NAMI (National Alliance on Mental Illness) published a comprehensive guide for information and resources relating to COVID-19 (Coronavirus)Stay Informed »
If you are in crisis and need help immediately, please consult one of these toll-free national hotlines or contact your local police or emergency services.
This list of free, national hotlines and helplines can assist parents, caregivers, families and youth. They are organized by topic to help you find what you are looking for easily.
Child support questions: (800) 332-2733, (617) 660-1234) (local callers)
Tax questions (617) 887-6367 or (800) 392-6089 (toll-free in Massachusetts)
DESE (Department of Elementary and Secondary Education) published an updated FAQ regarding special education. Under "Information From Zoom Meetings" click on "Coronavirus/Covid-10 Frequently Asked Questions For Schools And Districts Regarding Special Education" to view the Word Document.
Questions or concerns can be directed to DESE COVID19 line via email: COVID19K12ParentInfo@mass.gov or telephone: 781-338-3700
Parents may also contact the Office of The Child Advocate Hotline: 617-979-8360 (open during business hours)
Disaster Distress Helpline provides 24/7, 365-day-a-year crisis counseling and support to people experiencing emotional distress related to natural or human-caused disasters.
Disaster Distress Helpline: 800-985-5990
Harvard Pilgrim members can access virtual video visits with licensed doctors, psychologists and psychiatrists.
Doctor on Demand Customer Support: 800-997-6196
Searchable database of Frequently Asked Questions for Harvard Pilgrim members accessing Doctor on Demand services.Stay Healthy »
A comprehensive list of resources for parents, educators, administrators, child protection workers, health practitioners, and policymakers.
Some resources are available in Afrikaans, Arabic, Bahasa Indonesian, Chinese, French, Portuguese, Spanish, Vietnamese, Xhosa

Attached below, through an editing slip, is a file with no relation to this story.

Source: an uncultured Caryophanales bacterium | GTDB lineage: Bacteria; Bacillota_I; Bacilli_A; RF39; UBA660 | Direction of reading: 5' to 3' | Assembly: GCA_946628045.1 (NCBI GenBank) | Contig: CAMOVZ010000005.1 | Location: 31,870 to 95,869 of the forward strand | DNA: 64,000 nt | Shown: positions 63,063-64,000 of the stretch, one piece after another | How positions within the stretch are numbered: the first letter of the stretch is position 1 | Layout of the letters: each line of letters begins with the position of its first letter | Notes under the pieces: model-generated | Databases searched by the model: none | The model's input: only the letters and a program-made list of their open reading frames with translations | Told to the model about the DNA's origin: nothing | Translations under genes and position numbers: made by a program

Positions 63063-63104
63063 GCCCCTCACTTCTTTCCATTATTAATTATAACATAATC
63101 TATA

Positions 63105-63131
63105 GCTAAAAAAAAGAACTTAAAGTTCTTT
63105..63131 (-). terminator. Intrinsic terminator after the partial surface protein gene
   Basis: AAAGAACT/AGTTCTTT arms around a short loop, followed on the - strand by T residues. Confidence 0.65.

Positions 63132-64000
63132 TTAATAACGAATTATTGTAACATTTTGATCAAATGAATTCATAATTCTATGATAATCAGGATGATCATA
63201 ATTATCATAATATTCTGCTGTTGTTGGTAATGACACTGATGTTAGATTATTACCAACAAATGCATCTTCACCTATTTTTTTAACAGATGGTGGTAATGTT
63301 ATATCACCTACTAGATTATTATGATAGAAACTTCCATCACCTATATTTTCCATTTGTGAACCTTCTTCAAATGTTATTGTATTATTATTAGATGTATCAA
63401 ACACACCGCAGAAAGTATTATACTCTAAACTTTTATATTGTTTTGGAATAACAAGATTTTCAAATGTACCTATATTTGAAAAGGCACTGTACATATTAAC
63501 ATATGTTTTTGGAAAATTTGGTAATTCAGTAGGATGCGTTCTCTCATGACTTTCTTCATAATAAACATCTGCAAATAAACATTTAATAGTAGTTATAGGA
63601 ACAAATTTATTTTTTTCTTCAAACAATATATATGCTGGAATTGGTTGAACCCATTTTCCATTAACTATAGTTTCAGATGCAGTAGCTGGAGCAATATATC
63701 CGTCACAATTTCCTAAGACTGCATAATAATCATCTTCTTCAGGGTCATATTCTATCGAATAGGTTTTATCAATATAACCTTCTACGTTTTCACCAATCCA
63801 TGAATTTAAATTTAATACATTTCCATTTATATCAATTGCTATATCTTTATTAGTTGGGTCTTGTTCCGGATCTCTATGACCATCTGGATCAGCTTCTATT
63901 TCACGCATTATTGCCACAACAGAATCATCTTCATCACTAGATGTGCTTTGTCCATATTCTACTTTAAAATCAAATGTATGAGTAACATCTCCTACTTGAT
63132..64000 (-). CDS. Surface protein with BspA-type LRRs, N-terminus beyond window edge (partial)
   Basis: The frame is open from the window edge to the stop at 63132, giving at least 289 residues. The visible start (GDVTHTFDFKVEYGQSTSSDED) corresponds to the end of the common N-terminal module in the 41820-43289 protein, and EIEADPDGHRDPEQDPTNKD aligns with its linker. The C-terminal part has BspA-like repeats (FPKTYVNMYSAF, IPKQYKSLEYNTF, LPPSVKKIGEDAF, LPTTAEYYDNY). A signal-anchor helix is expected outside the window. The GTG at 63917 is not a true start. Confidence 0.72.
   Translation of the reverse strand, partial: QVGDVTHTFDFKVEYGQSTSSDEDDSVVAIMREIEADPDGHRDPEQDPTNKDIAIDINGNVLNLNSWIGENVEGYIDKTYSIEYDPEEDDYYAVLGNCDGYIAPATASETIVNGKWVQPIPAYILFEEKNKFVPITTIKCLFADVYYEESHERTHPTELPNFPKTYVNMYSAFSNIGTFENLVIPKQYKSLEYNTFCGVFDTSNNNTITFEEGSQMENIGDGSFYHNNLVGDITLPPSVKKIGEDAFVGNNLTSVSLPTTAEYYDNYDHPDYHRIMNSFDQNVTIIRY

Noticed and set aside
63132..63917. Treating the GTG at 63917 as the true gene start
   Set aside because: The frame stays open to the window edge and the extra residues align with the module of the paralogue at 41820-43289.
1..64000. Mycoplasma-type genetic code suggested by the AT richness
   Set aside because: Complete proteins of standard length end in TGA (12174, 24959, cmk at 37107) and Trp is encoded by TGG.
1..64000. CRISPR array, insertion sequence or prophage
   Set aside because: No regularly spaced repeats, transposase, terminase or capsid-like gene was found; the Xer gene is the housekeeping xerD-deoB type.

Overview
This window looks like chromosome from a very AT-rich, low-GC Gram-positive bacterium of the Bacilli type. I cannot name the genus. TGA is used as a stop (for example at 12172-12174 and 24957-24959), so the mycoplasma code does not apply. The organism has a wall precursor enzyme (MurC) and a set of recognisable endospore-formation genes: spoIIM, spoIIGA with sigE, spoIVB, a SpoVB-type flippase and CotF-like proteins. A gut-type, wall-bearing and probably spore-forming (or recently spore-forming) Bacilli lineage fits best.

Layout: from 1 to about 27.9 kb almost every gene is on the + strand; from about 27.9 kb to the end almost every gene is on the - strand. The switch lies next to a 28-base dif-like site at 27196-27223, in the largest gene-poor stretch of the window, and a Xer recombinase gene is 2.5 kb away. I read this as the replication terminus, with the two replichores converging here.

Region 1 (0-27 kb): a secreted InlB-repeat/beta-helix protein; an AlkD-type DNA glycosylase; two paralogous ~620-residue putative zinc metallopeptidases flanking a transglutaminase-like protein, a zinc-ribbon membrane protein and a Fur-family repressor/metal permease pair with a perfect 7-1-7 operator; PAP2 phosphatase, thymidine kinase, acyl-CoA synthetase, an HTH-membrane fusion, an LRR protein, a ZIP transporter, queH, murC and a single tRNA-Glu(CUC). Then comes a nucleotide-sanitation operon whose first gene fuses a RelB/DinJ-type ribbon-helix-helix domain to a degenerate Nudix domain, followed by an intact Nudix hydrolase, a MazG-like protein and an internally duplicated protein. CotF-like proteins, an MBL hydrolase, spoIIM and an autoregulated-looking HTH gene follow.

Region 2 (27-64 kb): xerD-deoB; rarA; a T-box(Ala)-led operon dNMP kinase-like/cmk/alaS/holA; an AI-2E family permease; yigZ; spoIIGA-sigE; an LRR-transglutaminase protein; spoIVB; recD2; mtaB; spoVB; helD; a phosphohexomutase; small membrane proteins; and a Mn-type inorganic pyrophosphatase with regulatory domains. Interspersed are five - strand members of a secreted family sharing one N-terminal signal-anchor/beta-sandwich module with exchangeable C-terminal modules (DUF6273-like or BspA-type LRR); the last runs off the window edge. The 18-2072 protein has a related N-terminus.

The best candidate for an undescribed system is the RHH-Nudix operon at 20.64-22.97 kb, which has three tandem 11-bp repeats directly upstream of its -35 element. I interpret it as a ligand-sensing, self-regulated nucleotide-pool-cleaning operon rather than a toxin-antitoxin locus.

Frequently asked questions related to the Economic Impact Payments through the IRS as part of the Coronavirus Aid, Relief, and Economic Security Act (CARES Act).Stay Informed »
e-Psychiatry currently provides individuals, employers, clinics, hospitals and other mental health providers access to a online psychiatrist using telepsychiatry. We currently have several board certified psychiatrists and other mental health providers licensed in the state of Massachusetts.
Frequently Asked Questions for e-psychiatry services.Stay Healthy »
The Fall River YMCA has partnered with the Greater Boston Food Bank to offer a temporary "Mobile Market" at the Fall River YMCA, 199 North Main Street, from 11 am to 1 pm on the following dates. More dates will be added as needed:
Thursday July 2 & July 16
Monday August 6 & August 20
Friday September 3 & September 17
A summary of key provisions of the Families First Act, which addresses the domestic outbreak, including paid sick leave, insurance coverage of Coronavirus testing, nutrition assistance, and unemployment benefits.Find Assistance »
DESE (Department of Elementary and Secondary Education) has compiled a sampling of links to information and resources on their website about topics that may be of interest to families, and to those supporting family engagement in education.
Topics include Learning & Testing Resources, Special Education, Laws & Guidance, Adult Education, College & Career Readiness, Early Learning, English Learners, Charter & Virtual Schools/Education Collaboratives, and Health & Safety.
COVID-19 is creating a lot of worry and fear for families. The FRC Network is here and ready to provide whatever support we can. The FRC Network has created a comprehensive list of important resources.Stay Informed »
The purpose of this FEMA page is to help the public distinguish between rumors and facts regarding the response to coronavirus (COVID-19) pandemic. Rumors can easily circulate within communities during a crisis, stay informed with our updated myth vs. facts related to the federal (COVID-19) response.Stay Informed »